By David M. Greenwald
While the data is more difficult to parse then you might think, in part because the huge percentage of students who live in Davis likely drag down the median income, the cost of housing is clearly a problem.
A recent study examined data for around 592. In order to determine the affordability of home purchases, they used the average home price data for each city for homes with between one and five bedrooms, and then they used census data to determine “the distribution of households in homes of different sizes for each city and combined this data with the home price data” this allowed them to create a weighted average housing price for each city.
It is an imperfect measure to be sure, but then again, it gives us a ballpark figure of comparing actual cost by indexing the home price to median income.
The result—a whole bunch of cities in California are really expensive. Davis is one of them.
“The most affordable homes were mainly found in small and midsize midwestern cities, with a sprinkling of southern cities as well,” the study found.
On the other hand, Palo Alto, to no one’s surprise is the nation’s most expensive city with the five least affordable in California: “with Palo Alto, Newport Beach, Santa Monica, Santa Barbara, and Berkeley leading the way.”
They broke the list down by small, midsize and large cities.
On the small cities list, Davis checks in at No.7 and 9 of the 10 cities on the list are from California, with only Miami Beach (not to be confused with Miami which makes the large city list at No.5) not from California.
In fact, of the 30 cities list in the three lists, a whopping 25 are in California. The exceptions: Miami Beach, Honolulu, New York, Miami, and Boston.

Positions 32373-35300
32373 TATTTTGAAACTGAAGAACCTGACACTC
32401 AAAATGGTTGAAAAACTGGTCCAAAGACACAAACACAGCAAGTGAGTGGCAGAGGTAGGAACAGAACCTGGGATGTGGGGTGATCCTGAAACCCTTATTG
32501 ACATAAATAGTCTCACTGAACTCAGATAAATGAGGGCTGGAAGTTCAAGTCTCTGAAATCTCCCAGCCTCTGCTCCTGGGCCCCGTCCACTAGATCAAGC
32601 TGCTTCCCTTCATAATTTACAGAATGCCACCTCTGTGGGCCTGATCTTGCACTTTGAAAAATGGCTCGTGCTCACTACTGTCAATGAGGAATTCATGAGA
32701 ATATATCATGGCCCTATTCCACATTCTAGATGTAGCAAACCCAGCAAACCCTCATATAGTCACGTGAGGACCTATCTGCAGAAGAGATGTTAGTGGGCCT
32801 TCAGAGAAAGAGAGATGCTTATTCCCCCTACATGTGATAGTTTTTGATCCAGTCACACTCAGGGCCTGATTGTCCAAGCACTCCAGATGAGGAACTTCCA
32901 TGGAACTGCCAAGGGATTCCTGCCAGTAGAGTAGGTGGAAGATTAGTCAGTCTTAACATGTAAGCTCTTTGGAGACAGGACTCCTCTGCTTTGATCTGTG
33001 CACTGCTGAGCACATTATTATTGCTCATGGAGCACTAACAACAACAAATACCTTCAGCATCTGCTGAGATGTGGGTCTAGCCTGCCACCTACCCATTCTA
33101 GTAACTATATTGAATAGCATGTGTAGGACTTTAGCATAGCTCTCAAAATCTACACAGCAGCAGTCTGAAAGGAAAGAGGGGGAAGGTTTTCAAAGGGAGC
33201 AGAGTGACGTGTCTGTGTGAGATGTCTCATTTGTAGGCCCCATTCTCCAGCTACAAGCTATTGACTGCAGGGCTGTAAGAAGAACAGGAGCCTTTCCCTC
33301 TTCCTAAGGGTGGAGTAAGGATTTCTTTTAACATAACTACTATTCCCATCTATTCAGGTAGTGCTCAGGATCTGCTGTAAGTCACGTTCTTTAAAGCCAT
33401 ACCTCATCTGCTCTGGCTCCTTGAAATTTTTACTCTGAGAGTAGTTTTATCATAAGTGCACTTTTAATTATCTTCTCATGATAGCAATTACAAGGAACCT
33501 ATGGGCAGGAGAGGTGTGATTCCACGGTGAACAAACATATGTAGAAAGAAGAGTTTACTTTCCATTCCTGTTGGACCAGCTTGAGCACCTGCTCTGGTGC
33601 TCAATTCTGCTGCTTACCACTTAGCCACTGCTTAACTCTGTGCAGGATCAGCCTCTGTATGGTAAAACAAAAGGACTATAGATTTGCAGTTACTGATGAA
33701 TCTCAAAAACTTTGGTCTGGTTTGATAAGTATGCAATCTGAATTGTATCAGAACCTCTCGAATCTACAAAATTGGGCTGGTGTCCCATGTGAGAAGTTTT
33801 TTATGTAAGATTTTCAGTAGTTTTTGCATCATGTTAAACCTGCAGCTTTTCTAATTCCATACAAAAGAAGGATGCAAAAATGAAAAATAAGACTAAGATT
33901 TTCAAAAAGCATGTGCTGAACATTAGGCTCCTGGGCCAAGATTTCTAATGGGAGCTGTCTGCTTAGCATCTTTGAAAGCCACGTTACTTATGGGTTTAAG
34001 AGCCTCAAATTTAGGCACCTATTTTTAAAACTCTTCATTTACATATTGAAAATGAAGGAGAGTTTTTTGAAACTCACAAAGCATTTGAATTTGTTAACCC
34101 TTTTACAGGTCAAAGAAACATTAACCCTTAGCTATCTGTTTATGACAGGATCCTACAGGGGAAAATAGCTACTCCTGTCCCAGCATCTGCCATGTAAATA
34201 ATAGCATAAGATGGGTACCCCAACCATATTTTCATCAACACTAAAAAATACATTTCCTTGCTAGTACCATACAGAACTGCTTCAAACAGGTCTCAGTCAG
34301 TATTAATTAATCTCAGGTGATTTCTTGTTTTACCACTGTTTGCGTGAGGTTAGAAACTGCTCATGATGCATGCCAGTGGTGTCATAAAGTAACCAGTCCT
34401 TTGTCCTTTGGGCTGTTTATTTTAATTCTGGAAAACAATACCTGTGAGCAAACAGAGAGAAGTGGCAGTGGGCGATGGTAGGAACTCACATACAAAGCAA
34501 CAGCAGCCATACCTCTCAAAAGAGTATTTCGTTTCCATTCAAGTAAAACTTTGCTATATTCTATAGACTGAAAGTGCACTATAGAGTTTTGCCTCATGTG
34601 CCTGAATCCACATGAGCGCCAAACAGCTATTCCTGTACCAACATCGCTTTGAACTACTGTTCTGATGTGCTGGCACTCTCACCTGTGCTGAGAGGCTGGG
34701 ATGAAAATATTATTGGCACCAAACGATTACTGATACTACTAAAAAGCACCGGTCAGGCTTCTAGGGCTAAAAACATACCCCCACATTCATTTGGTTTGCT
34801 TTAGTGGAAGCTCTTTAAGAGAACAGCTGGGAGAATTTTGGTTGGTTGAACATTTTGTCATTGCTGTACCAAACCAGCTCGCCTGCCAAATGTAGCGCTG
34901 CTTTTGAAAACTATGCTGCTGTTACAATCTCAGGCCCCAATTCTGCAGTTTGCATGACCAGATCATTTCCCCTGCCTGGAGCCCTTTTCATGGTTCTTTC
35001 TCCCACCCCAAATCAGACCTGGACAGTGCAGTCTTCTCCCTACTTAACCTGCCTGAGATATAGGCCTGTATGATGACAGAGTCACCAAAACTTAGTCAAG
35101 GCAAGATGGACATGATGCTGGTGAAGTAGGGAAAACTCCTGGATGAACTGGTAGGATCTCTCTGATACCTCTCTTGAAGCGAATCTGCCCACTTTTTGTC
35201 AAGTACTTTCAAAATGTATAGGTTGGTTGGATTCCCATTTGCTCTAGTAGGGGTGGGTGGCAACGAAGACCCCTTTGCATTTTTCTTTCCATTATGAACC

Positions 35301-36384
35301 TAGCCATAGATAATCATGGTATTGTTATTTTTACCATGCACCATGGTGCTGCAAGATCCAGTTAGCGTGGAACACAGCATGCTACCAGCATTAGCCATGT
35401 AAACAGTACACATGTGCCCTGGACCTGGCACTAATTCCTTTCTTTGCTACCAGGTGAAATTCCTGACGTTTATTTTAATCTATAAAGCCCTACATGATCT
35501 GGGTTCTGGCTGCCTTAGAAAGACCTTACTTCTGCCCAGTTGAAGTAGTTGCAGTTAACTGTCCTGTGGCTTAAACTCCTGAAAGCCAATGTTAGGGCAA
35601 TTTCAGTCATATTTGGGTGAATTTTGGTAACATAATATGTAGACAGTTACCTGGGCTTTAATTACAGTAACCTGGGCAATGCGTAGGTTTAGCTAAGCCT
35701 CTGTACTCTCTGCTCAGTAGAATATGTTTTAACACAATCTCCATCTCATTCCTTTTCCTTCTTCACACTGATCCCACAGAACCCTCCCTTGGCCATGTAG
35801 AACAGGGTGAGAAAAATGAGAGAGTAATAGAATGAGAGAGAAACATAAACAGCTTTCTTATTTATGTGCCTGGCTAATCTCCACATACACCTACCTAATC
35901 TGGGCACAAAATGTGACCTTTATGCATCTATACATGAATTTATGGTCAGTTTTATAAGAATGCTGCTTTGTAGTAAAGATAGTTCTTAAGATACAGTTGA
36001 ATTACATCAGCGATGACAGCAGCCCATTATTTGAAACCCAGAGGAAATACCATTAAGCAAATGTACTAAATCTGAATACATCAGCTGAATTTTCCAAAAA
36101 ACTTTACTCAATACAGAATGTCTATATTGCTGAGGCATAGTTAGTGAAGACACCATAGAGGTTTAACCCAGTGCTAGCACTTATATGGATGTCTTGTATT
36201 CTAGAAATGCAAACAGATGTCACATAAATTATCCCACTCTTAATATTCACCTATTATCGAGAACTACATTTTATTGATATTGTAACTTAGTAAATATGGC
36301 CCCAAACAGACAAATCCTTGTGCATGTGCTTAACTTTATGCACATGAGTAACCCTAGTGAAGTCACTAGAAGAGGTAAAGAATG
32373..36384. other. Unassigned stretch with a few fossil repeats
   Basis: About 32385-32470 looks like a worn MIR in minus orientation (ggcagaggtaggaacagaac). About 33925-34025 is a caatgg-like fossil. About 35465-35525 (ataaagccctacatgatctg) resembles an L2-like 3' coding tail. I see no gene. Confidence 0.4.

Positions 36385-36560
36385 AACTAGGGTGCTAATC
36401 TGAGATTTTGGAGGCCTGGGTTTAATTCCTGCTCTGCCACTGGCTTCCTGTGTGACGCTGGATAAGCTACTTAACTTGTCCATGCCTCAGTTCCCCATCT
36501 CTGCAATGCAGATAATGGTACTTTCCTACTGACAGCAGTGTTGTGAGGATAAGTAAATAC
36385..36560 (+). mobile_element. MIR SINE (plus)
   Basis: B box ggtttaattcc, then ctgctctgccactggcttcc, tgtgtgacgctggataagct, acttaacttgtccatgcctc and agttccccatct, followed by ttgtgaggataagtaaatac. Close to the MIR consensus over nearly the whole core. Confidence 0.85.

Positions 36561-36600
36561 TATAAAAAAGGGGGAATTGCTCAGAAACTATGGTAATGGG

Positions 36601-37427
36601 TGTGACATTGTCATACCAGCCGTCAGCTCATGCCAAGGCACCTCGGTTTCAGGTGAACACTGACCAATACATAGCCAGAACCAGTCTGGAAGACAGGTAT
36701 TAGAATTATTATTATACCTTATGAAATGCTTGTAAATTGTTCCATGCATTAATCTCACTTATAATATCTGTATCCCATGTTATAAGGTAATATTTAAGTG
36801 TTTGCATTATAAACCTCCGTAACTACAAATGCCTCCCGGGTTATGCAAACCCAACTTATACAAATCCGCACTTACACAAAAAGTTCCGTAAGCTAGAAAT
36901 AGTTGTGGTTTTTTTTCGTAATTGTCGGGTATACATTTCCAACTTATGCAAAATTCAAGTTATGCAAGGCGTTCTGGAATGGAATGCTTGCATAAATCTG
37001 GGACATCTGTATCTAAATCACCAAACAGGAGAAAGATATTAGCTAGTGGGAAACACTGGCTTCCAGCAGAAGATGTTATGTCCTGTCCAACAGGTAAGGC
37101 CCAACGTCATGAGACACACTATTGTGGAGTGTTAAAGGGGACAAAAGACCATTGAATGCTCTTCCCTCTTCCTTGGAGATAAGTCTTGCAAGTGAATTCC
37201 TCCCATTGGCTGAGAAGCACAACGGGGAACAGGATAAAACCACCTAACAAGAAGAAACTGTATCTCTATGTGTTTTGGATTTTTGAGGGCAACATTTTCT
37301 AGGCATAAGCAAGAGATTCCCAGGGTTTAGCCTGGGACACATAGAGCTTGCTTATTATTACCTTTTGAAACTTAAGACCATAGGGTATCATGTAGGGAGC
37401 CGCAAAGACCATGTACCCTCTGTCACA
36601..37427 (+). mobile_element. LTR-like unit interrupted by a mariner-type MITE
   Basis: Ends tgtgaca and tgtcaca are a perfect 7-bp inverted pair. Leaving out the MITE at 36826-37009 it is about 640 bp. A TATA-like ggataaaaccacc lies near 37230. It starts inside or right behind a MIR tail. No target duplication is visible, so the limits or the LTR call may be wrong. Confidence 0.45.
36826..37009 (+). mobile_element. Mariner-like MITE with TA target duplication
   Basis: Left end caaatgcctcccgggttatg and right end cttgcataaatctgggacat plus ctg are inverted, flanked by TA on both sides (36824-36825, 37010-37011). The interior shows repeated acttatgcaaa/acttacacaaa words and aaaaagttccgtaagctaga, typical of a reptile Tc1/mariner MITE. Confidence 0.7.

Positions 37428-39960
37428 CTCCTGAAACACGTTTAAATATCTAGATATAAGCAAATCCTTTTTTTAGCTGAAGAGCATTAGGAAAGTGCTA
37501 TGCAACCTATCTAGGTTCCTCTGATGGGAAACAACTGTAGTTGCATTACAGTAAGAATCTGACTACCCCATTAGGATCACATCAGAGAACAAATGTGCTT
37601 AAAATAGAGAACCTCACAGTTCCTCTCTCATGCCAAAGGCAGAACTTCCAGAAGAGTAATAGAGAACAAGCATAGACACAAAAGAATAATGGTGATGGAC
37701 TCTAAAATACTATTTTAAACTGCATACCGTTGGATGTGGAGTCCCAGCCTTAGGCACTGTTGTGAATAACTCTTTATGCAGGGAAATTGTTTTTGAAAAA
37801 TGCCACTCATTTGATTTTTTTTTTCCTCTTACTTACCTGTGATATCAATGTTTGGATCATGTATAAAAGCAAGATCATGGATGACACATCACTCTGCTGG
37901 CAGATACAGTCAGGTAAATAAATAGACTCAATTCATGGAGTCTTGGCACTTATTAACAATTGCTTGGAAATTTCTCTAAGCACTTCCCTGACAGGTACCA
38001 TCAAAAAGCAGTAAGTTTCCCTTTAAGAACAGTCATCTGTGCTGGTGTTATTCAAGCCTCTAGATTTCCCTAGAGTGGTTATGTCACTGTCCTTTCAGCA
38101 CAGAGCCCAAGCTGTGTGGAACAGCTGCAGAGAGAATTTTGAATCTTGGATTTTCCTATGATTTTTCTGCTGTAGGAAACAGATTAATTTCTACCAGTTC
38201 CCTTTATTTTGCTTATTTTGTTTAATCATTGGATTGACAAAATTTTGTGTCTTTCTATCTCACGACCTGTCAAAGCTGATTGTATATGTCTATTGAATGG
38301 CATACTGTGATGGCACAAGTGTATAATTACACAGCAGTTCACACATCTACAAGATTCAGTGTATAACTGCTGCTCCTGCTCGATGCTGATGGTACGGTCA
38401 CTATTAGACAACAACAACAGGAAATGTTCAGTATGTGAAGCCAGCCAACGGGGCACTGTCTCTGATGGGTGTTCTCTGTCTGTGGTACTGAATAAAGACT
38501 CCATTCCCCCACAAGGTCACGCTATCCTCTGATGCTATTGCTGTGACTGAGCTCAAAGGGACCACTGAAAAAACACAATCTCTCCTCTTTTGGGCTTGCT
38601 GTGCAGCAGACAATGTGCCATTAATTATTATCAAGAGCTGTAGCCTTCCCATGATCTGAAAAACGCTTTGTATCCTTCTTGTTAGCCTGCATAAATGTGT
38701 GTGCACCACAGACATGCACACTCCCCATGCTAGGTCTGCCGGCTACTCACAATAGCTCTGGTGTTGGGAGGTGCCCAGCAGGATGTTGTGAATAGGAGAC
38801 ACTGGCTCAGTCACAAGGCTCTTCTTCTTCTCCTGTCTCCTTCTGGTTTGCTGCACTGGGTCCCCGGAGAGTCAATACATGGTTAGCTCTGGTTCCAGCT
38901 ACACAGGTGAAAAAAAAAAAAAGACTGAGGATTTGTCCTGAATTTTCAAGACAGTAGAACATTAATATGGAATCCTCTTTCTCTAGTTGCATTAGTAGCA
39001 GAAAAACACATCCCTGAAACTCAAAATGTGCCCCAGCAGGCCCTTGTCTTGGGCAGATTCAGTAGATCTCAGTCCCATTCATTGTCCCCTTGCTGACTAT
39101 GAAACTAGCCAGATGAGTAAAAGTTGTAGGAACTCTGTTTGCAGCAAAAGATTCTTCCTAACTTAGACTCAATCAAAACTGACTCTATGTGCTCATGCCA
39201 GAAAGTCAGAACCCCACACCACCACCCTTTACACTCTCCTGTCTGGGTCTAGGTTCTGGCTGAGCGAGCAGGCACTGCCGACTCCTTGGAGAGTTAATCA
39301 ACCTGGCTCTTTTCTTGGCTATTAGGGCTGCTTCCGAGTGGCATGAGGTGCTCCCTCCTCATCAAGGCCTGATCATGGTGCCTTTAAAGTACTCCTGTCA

Overall they found, “80% of the top 50 most unaffordable cities in the nation were located in California, and the state also dominated the top ten, taking all top ten positions. Palo Alto, California was the nation’s most unaffordable city, with a price-to-income ratio of 16.7, and other major cities in California were also among the most unaffordable, including Los Angeles (#11), San Francisco (#15).”
The data looks reasonable for Davis—the 10th least affordable city overall. Average home price of $664,773 with a median household income of $60,619. While that is clearly weighted down somewhat by students, it is notable that college towns, while present, aren’t dominating the list—Palo Alto, Santa Barbara and Berkeley join Davis on the list, but a number of non-college towns like Newport Beach and Santa Monica are also prevalent.
One key factor here: while Davis has nowhere near the median home price of the top 5 on the list, all of which top $1 million with the exception of Santa Barbara, median income is far less as well. Even if you want to argue that is weighted down by students, that data is likely fairly accurate.
In a sense, this may be worse because a lot of the homeowners in Davis purchased their homes when housing costs were far lower in the 80s and early 90s. Housing in Davis may be less affordable than these metrics would suggest.
None of this of course is surprising. But it does factor into points we have been raising over the last week concerning affordability of housing and the shrinking middle in Davis—families and middle age (30-55) and middle income people in this community. All of this should help to focus the conversation over the next Housing Element and General Plan.
But while there is a huge focus here on housing, the picture here is not just housing but jobs to housing, and the lack of high paying, private sector jobs to complement the university. All of this should be a focus of discussion and concern, but hasn’t been.
—David M. Greenwald reporting
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